Farmers aren’t always known as being helpful to environmental causes. Whatcom County’s Rich Appel is working to change that. Appel, of the county’s Appel Farms, worked to bring together tribal members and dairy farmers to improve water quality in the Nooksack River basin and reopen shellfish beds after years of closure due to multi-sourced contamination. He also built new manure lagoons compliant with the most current federal regulations, and constructed fish-friendly installments on his own farm that cleared the way for a new fish habitat.
Last fall, Appel was awarded the Vim Wight “Building Bridges” award after being nominated by the Whatcom Conservation District. The award, a first for a Whatcom County resident, recognizes a person dedicated to conservation efforts while working to promote understanding and teamwork in their community.
“I feel like our problems aren’t so big that we can’t sit down and work through them,” Appel says. “If you can get enough reasonable people in the room, you can solve these problems. The best way to build bridges is to talk to people who don’t understand what you’re doing.”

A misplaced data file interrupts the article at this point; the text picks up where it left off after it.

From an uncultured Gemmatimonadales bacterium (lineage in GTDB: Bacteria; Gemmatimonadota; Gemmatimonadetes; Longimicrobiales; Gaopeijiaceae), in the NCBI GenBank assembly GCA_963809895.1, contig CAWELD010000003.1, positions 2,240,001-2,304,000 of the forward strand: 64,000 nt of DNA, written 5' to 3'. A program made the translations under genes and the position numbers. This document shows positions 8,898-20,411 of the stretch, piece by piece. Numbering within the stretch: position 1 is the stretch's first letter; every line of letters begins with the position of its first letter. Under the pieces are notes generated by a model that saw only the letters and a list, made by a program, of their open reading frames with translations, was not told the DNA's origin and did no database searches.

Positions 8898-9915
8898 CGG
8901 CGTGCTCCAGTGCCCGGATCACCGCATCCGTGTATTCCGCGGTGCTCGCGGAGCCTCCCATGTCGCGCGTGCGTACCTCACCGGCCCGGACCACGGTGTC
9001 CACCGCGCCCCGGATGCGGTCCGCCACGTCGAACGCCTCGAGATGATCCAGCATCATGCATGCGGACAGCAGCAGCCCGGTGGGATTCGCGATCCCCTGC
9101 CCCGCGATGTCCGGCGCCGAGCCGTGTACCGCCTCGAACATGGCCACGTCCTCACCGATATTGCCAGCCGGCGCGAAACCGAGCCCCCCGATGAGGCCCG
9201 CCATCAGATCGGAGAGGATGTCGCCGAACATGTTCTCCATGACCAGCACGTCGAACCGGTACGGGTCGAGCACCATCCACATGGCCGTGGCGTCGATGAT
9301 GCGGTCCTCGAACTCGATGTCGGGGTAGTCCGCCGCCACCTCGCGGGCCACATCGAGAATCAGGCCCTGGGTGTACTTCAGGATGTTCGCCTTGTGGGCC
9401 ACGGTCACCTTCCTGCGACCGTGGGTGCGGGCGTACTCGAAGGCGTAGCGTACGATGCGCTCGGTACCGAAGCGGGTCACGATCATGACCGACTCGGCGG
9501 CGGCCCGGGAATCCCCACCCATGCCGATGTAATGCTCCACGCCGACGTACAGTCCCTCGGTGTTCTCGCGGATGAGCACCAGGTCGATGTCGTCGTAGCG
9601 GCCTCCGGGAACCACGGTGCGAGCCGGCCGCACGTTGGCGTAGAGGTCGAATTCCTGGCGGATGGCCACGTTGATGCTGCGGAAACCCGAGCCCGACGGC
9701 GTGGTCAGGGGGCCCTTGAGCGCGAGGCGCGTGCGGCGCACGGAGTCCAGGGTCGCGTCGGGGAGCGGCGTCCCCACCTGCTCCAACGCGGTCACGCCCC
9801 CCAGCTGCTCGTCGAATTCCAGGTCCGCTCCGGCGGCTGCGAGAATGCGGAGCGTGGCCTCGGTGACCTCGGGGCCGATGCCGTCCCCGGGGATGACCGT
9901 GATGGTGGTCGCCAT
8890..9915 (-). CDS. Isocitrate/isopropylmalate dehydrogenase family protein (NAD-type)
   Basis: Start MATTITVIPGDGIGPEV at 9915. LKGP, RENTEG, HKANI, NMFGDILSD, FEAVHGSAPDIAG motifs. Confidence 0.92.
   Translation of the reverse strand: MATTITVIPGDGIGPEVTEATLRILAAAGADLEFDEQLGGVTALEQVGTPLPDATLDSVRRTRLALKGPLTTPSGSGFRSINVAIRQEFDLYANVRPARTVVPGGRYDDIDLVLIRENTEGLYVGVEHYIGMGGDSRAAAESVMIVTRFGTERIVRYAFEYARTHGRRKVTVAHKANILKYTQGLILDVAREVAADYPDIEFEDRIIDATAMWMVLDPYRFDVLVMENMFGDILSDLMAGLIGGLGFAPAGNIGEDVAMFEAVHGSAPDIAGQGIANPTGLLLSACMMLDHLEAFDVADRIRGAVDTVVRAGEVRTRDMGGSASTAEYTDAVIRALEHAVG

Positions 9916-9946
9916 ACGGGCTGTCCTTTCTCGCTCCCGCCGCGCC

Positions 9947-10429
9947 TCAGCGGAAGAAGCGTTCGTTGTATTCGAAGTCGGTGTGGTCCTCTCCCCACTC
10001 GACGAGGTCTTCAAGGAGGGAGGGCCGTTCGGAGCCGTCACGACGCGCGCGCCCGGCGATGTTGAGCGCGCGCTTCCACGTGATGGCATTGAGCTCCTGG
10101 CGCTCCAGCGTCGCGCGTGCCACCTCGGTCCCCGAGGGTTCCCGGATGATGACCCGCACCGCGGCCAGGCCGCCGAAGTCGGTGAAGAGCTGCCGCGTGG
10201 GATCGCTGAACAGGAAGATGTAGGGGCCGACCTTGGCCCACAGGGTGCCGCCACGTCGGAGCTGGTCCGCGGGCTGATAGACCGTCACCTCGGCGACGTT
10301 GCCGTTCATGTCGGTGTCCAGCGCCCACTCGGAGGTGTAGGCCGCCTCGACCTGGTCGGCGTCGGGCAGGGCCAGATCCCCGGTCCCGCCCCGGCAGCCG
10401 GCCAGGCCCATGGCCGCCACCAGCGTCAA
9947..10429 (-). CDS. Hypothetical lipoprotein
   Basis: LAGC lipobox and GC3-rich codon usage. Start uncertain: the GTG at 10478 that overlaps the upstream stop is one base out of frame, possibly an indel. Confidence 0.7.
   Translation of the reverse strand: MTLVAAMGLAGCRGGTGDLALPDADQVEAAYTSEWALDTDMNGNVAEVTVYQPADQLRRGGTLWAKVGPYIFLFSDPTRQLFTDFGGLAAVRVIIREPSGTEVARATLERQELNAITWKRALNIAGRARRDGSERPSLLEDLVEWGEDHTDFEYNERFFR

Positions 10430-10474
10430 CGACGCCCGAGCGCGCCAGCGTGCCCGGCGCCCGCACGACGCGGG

Violet “Vim” Crane Wright was a primary player in Washington state environmental issues while working as assistant director at the University of Washington Institute for Environmental Studies and founding Washington’s League of Conservation Voters. She made it her life’s work to speak for those that couldn’t be spoken for. She also worked to bring agriculture and environmental representatives together to work on conservation projects.
Appel has played a major role in forming community partnerships. He helped facilitate the Portage Bay Partnership, signed in January of 2017, between Lummi Nation and Whatcom dairy farmers after 15 months of meetings about trying to improve the water quality in the Nooksack River basin.
In September 2014, Lummi Nation had to close 335 acres of Portage Bay to shellfish harvesting due to the worsening water quality from fecal coliform contamination. At the time, Whatcom dairy farmers were allegedly linked to the contamination. Now, Portage Bay shellfish beds are meeting standards and have been approved to open during peak shellfish harvesting season.
In October of 2017, with help from local organizations, Appel installed new culverts and self-regulating, fish-friendly floodgates on his farm. These floodgates not only keep the farm productive but also open 2.2 miles of fish habitat.
He also decommissioned two manure lagoons—which are exactly what they sound like they are—that were built in the ‘70s and early ‘80s under the federal regulations for that time period. The two new ones are bigger and built to the most current standards and, Appel says, will result in his children not having to worry about its effect on the environment.
“Farmers are raised in this stewardship principle. We haven’t always done things perfectly but when we learn how to do something better, we do it,” Appel says. “You want to leave your land better than when you inherited it.”
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